Joe Staten's idea of fun is obviously a little different from mine, but the implication is clear. Staten. and presumably others at Bungie, consider that the player will so thoroughly enjoy taking personal revenge on certain characters that it's worth expending developer effort on special-case code - and completely violating the canons of Halo gameplay - in order to achieve this. While most of us would probably agree that - in the abstract - personally fighting and beating an arch-enemy could be satisfying, I'm fairly certain that for many of us, 'satisfying' isn't the adjective which springs to mind when we think of these encounters. In the case of Guilty Spark, the combat is so heavily constrained (presumably to minimise player frustration) that it becomes, quite simply, perfunctory. The lack of challenge translates directly into lack of satisfaction, thus rendering the whole encounter largely pointless.
As for the alternative to a boss-battle, that's obvious - a cutscene. Truth's death is handled that way, and though I don't rate that particular cutscene very highly, I still think it's preferable to Player vs. Regret, Round 2. The Guilty Spark battle is, in fact, already just a brief interlude of (limited) player control between two cutscenes - and I'd argue that the whole sequence would work better, and be more involving, if the combat was represented as a climactic action scene. By way of compensation, the cutscene could end after Johnson's death, leaving the player to press the final, fateful button and make his own way to the door.
Some (perhaps many) of you may wonder why I've expended this much time and effort on this subject. There are two parts to the answer; the first is that I've enjoyed the Halo series so much that any perceived blemish - especially if it's the result of a design decision - is especially disappointing. The second part of the answer is that this is a good example of a type of error (as I see it) which I observed many times in my own games industry career. Sometimes I was been able to talk people out of it, sometimes not. This final section is effectively a compendium of all the things I wish I'd said in the course of those arguments.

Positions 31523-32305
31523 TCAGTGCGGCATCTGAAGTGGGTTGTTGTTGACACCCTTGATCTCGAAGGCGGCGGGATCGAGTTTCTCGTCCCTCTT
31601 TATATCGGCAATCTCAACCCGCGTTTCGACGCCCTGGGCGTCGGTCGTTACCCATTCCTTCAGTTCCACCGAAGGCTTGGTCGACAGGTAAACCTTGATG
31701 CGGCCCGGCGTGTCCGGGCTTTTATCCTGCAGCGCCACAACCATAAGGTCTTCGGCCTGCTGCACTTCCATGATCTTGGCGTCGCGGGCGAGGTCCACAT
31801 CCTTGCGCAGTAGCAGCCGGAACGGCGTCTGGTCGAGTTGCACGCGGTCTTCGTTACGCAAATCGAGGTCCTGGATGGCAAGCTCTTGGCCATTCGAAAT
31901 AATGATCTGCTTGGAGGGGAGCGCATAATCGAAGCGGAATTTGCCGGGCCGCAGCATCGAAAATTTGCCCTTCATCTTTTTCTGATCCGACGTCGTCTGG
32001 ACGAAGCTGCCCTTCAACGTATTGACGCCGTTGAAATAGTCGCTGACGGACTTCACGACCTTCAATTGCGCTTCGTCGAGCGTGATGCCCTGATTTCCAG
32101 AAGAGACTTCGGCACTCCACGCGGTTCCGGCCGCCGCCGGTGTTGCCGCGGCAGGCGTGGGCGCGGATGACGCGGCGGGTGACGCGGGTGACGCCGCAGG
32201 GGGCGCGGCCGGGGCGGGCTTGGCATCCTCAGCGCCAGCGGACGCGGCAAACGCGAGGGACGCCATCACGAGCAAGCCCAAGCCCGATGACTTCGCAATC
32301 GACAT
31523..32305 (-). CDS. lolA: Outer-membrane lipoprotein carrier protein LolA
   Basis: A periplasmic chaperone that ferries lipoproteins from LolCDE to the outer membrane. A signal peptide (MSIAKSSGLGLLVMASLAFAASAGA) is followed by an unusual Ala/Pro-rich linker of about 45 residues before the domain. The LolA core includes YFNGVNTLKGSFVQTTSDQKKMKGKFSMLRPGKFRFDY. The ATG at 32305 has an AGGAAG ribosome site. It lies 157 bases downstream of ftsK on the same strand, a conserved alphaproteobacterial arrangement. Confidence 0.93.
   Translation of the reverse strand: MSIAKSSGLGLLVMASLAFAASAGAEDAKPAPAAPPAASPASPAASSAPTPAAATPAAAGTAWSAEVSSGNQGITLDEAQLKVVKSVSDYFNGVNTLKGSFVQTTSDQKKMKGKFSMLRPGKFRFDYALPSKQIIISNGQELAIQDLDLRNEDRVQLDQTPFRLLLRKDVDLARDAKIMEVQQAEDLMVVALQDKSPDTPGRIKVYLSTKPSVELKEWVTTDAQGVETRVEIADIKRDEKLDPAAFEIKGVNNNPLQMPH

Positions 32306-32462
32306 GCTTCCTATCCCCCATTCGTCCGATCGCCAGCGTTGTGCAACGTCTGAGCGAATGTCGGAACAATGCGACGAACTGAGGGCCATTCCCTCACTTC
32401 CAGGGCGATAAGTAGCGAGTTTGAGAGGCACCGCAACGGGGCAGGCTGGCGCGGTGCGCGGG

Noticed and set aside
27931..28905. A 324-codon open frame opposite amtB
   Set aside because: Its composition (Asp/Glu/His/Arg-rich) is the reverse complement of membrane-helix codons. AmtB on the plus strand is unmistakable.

Fundamentally, I dislike the Guilty Spark boss-battle because it's clumsy and inelegant - the relevant paragraph above spells out why, and I won't repeat it. It's a multiple violation of the most basic maxims of design, valid in literature, art, engineering, formal logic and many other disciplines - [b]economy of means[/b], and [b]self-consistency[/b]. These two concepts are closely related, and in practice it can be hard to draw a dividing line between them. The first principle turns up everywhere from Occam's razor (Do not multiply entities beyond necessity) to the [url=http://en.wikipedia.org/wiki/KISS_principle]KISS rule[/url]; 'Keep It Simple, Stupid'. The second principle - self-consistency - is an absolute rule in any rigorous or quantitative discipline, but also appears in many artistic contexts - the [url=http://en.wikipedia.org/wiki/Classical_unities]Classical Unities[/url], the scorn visited upon an author who lazily introduces a [url=http://en.wikipedia.org/wiki/Deus_ex_machina]deus ex machina[/url], and the [url=http://gaslight.mtroyal.ab.ca/vandine.htm]'fair puzzle' rule[/url] of the classic detective story, for example.
Neither of these maxims is an absolute in game design (or any other artistic endeavour), but experience suggests that you should think long and hard before - and after - you break them. It's worth remembering that when programmers do this kind of thing, the resulting code is almost always infested with bugs. Restating my point (one last time) in terms specific to game-design: Whenever you're tempted to include a feature which will require special-case code, used nowhere else in the game, treat this as an urgent warning sign. Red lights should be flashing and sirens whooping in your head. Step back and think about what you're trying to achieve in broad terms, rather than blindly pursuing one specific scenario. Is there really no way to accomplish your underlying purpose within your existing game systems? Or is there a consistent way to extend these systems which will pay off in richer gameplay throughout the game? Since this sort of case should usually be identifiable early in the design process, there should be time available to come up with a superior solution.